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We’ve taken the time to research this question, and we’ve come up with some helpful information to guide you through the best ways to use plastic in the microwave, or not.
1. Plastic and Your Microwave – What’s the Problem
So science is starting to tell us, more and more often that plastic isn’t great for foods and beverages. Many plastics contain chemical compounds that aren’t good for our bodies. Some plastics that contain these products are being removed from the market, but that doesn’t solve the problem of the plastic that you have in your cabinets today.
What is even more confusing is that now you can buy plastics that are supposed to be safe for the microwave. But are they really? And do you really want to expose your family to chemicals that aren’t good for their health?
2. Science and Regulations
Before we delve into the answer to the question of using plastic in the microwave, it is helpful to know why this is a problem and what we are doing to fix the problem.
Plastics contain two man-made chemicals that are the source of all this controversy. Phthalates and Bisphenol A (BPA) are chemicals that are added to plastics to help them maintain their shape and pliability. They are why lots of plastic containers can bend so easily without breaking.
However, these two chemicals have become linked to some pretty strange stuff. Both Phthalates and BPA are called “endocrine disruptors”. This means that they mess with your hormones and make your body do stuff it shouldn’t. For adults, this isn’t a huge issue, but for growing children, endocrine disruptors can hinder normal growth and development. They are bad stuff.
The problem here is that while science is starting to understand the link between delayed development in children and plastics, there just isn’t enough evidence to link Phthalates and BPA to developmental issues.
And because there isn’t a solid link, they are not regulated in plastic products. That is why you still find tons of plastic containers holding food, and designed for use in the microwave.
3. But Can You Use Plastic in the Microwave?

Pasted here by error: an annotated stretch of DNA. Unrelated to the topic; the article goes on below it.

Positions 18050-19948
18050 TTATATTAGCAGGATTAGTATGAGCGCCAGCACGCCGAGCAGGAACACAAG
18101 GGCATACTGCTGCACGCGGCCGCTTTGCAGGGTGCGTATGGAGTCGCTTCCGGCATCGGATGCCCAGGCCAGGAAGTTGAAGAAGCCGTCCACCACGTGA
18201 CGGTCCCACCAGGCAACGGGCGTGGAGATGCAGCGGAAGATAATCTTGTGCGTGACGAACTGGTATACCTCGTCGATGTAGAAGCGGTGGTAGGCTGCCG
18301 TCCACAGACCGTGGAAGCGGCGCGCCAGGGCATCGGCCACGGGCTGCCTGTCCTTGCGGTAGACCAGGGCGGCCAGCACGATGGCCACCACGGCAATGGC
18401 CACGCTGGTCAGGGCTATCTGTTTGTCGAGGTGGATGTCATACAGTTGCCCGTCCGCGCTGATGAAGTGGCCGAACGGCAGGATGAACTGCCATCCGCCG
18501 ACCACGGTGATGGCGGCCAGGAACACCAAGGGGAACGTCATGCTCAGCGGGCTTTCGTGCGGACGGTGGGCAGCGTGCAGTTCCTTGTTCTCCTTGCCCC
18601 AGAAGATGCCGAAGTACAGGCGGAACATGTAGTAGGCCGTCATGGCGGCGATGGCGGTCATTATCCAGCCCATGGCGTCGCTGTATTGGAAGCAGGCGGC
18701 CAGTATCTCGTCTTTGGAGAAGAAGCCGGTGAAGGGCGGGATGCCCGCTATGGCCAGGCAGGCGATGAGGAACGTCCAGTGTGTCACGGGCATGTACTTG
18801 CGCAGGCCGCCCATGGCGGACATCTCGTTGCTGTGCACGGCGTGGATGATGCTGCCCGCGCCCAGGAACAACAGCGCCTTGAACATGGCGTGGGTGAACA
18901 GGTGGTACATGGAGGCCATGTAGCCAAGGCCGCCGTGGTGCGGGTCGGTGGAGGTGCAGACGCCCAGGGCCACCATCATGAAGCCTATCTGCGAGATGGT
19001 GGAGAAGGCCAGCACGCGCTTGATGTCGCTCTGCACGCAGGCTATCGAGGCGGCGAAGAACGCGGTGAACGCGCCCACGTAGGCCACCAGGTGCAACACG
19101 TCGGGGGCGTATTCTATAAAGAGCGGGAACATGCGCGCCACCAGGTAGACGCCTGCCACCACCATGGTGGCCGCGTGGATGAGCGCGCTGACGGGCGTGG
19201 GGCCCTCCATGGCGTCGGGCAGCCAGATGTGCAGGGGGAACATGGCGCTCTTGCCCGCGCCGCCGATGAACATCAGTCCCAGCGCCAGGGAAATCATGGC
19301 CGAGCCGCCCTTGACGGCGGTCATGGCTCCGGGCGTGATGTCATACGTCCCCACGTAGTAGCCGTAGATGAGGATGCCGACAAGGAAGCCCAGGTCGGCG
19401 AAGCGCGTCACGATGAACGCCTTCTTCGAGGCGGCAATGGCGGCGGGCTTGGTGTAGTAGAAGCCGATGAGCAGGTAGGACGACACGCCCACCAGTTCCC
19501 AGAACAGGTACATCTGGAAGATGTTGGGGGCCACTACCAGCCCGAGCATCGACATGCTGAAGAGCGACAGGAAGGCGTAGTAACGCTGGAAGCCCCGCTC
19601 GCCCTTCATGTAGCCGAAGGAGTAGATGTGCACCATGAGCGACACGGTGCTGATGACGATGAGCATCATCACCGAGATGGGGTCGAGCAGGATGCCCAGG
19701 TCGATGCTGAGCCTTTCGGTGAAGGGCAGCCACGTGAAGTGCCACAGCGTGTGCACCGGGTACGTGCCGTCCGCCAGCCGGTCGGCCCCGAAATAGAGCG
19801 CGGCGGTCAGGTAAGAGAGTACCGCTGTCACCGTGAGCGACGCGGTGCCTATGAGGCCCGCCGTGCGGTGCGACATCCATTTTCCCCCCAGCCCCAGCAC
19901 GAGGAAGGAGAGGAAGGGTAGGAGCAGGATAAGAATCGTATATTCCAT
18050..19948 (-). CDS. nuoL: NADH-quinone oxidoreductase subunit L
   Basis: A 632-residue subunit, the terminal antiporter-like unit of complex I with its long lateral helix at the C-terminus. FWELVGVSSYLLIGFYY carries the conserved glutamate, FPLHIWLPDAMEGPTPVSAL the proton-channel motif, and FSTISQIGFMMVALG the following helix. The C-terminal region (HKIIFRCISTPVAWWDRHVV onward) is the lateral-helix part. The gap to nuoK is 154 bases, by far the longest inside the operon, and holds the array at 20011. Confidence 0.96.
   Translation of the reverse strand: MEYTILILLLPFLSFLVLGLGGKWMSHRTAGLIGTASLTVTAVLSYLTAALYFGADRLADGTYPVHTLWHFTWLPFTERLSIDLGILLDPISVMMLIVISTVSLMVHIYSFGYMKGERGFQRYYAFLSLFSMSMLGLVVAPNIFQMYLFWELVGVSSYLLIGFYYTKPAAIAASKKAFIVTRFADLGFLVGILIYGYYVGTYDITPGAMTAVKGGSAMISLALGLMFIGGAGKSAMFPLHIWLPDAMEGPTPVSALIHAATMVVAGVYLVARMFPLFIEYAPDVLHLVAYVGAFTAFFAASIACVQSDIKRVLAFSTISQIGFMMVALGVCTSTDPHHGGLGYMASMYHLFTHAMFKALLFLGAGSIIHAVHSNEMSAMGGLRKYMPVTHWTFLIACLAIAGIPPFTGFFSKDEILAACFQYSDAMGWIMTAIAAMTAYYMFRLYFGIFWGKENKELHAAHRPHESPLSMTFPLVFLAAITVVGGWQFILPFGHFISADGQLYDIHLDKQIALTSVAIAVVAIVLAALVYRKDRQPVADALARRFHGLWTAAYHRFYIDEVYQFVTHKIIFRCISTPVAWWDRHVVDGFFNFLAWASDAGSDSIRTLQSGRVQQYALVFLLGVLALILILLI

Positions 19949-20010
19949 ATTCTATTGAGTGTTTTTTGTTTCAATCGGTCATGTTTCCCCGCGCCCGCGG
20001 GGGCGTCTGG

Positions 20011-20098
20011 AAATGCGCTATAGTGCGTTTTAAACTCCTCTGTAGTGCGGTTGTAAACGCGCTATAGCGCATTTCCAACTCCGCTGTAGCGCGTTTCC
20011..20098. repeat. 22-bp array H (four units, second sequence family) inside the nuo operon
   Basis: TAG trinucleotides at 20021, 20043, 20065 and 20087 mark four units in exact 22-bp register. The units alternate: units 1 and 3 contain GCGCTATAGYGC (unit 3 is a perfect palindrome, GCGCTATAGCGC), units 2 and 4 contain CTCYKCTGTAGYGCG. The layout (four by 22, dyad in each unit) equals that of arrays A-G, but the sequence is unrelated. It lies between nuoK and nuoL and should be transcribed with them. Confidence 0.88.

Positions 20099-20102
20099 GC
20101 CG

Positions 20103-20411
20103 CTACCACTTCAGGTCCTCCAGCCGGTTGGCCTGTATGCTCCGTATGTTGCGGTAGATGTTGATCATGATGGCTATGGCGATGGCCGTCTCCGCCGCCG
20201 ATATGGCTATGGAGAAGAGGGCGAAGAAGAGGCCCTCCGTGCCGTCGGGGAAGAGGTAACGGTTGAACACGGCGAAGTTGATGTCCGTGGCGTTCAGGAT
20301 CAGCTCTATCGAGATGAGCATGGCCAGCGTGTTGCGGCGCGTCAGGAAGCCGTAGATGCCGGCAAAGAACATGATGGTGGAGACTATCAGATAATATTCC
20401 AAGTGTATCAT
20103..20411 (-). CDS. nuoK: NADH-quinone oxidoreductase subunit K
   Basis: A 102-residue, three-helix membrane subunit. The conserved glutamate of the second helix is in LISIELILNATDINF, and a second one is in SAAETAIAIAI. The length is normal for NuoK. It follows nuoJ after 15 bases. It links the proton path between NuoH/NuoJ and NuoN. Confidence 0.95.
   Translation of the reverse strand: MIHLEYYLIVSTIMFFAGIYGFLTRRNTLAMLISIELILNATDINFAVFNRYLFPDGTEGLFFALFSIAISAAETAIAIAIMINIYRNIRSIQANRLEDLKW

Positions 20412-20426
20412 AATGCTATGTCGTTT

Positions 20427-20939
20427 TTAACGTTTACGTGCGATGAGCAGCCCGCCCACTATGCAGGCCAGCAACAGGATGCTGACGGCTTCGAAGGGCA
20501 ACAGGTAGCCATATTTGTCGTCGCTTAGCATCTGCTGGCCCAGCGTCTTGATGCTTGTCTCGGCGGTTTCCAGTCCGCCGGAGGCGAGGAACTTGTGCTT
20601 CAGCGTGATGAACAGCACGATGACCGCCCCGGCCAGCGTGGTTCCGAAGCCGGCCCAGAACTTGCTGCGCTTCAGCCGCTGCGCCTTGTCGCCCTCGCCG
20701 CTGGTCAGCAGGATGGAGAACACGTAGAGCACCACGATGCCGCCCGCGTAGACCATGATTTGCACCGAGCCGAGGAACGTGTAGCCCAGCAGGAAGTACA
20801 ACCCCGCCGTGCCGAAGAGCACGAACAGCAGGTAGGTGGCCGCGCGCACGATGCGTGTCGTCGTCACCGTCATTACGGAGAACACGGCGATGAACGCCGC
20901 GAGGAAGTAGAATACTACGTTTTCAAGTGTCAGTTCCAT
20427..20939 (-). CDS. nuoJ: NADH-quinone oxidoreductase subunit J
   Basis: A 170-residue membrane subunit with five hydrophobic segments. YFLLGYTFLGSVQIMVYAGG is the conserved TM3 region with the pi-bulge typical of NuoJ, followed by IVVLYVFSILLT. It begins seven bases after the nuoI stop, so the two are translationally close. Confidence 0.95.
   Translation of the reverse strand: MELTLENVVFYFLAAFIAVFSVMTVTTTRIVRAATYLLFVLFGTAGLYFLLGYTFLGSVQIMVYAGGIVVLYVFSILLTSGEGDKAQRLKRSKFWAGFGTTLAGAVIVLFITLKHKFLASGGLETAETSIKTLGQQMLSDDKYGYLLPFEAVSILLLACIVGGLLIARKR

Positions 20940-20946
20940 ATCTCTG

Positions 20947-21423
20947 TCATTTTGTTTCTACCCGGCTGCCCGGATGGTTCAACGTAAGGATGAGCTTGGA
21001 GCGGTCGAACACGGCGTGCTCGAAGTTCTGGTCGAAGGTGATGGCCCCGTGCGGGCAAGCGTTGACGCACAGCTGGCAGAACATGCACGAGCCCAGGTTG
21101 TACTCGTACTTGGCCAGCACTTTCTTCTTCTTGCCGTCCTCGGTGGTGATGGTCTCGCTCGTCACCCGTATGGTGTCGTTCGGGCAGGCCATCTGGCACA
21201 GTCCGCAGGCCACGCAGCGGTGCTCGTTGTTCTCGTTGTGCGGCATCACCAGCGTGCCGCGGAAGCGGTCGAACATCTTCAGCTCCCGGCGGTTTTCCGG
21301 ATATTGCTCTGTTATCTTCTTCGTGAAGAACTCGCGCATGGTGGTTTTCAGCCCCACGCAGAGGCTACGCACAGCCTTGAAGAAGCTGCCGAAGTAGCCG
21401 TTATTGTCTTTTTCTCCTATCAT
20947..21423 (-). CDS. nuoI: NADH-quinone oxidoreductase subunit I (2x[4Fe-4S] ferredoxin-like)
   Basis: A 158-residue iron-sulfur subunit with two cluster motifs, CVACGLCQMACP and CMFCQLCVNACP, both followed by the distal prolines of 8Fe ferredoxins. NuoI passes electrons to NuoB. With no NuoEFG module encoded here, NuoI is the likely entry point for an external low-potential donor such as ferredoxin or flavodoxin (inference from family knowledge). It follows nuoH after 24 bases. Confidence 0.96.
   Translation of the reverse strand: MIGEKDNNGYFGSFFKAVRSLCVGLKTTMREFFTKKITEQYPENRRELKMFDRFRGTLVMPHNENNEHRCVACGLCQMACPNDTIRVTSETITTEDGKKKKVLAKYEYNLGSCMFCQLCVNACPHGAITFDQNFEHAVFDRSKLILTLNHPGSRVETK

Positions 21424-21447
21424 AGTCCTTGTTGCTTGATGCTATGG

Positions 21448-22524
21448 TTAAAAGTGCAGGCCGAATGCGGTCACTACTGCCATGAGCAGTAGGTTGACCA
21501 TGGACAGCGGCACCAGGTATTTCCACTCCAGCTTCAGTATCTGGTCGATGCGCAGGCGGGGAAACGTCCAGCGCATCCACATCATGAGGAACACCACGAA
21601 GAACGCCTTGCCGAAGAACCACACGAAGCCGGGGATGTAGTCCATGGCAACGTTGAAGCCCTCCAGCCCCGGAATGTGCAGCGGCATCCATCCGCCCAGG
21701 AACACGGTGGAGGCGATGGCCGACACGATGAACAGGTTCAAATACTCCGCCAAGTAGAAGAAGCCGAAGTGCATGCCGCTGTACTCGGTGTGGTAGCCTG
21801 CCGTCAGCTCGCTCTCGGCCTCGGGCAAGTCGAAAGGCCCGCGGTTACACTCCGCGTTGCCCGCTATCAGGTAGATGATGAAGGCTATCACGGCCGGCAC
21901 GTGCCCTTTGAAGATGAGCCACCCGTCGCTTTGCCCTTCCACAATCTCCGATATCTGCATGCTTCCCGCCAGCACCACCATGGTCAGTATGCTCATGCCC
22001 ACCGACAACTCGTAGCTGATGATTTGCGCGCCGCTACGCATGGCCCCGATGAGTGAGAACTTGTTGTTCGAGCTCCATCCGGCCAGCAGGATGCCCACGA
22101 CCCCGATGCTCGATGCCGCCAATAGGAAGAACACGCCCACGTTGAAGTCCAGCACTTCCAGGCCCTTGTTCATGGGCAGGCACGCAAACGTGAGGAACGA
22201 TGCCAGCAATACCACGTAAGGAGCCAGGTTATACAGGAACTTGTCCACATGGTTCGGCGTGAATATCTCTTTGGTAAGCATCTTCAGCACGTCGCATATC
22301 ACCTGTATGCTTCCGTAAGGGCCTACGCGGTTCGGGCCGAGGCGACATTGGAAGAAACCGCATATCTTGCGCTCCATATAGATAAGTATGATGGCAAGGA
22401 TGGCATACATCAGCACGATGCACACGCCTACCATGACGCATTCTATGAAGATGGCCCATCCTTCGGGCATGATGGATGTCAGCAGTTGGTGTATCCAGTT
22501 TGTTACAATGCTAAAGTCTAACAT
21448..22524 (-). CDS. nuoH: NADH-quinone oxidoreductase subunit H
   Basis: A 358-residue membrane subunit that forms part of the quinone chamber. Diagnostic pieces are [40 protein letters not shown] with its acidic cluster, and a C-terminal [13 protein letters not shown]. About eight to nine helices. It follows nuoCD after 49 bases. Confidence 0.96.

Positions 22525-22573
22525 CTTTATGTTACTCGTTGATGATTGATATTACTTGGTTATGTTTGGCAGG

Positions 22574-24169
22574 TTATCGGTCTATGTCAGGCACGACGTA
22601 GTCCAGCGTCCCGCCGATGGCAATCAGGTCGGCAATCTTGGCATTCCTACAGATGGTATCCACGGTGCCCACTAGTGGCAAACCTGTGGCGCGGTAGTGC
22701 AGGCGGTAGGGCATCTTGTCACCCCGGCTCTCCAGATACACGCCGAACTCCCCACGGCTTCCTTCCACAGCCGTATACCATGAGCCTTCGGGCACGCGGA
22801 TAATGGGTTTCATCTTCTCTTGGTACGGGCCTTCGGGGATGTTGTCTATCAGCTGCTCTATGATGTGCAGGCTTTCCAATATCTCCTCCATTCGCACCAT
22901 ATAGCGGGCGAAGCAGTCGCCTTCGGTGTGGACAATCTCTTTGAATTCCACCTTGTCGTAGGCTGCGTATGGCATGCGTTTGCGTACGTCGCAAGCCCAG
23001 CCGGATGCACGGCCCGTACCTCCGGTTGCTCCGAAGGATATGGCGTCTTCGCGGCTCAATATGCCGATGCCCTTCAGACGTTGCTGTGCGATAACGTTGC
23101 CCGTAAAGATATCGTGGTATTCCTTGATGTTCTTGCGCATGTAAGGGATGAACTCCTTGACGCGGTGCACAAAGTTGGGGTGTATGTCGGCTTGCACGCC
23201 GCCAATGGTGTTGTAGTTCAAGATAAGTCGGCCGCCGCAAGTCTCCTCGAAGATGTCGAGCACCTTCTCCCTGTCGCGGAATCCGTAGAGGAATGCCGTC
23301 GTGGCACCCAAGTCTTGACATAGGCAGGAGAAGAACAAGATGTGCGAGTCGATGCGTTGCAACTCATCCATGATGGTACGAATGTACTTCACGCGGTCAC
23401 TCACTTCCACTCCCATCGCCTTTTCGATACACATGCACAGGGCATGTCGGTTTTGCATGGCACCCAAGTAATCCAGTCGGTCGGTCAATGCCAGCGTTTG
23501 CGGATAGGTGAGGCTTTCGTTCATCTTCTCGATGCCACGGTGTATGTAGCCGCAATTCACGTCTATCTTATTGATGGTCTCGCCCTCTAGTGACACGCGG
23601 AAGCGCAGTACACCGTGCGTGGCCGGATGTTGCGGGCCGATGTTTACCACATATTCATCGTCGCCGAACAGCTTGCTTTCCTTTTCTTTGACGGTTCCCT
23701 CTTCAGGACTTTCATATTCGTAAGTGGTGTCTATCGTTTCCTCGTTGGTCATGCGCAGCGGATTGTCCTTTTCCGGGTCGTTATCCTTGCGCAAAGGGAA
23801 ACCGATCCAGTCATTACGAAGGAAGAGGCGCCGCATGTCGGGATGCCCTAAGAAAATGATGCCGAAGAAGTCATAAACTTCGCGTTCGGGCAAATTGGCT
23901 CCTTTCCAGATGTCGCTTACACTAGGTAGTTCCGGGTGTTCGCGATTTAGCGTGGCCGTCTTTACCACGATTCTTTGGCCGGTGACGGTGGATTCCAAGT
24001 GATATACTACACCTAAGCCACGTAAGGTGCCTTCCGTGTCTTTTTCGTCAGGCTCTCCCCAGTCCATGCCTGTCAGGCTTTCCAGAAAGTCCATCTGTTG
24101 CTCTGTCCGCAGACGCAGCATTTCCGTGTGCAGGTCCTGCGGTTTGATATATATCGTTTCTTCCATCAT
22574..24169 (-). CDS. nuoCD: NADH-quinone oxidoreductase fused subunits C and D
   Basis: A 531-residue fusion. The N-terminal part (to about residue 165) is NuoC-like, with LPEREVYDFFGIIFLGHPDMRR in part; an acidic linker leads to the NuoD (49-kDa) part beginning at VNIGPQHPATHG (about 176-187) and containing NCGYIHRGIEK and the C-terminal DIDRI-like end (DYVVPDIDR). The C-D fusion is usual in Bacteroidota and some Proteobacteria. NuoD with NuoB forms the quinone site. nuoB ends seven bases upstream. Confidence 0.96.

Knowing what we now know, this is a tricky question. Can you use plastic in the microwave, yes. Should you use plastic in the microwave? Maybe not.
Phthalates and BPA tend to leach from plastics when exposed to heat, so it makes sense that if you are microwaving foods in plastic, you are probably adding these chemicals into your food.
If you are going to use plastic for storing and heating foods, you should avoid some particular types of plastic. Even plastic containers that claim to be safe for reheating foods, might not be, so look carefully at the recycling codes on plastic containers, before you use them for storing foods. Here are the recycle codes that you should always avoid:
- Code 3 = Contains phthalates
- Code 6 = Contains styrene
- Code 7 = Contains Bisphenol
If you are going to use plastics to store food, pick those that have recycling codes 1, 2 and 4. Number 1 and # 2 plastics are BPA-free and #4 is a good alternative to containers with a #7 recycling code. Also, never reuse containers that foods are packaged in, in the microwave (butter, sour cream or yogurt tubs).
There are now microwave safe plastics, but make sure you are only using containers that are in good condition. Plastics that are scratched or damaged can leach chemicals into your foods.
4. Alternatives to Plastic
Really, the best answer is to find containers that are better than plastic. There are a lot of microwave safe alternatives, you just need to be willing to use them.
5. Other Things You Should Know
Here are a few other bits of information you should know about using plastics in the kitchen.
In general, it is probably a good idea to not use plastic in the microwave, even if it says it is “microwave safe”. But, we’re also not saying you need to completely give up your plastic food containers.
Use your plastic containers to store your food, but skip the microwaving. There are plenty of great alternatives for heating your foods that are safe and are a better, healthier choice for your family.
Further reading: What size of countertop microwave should you get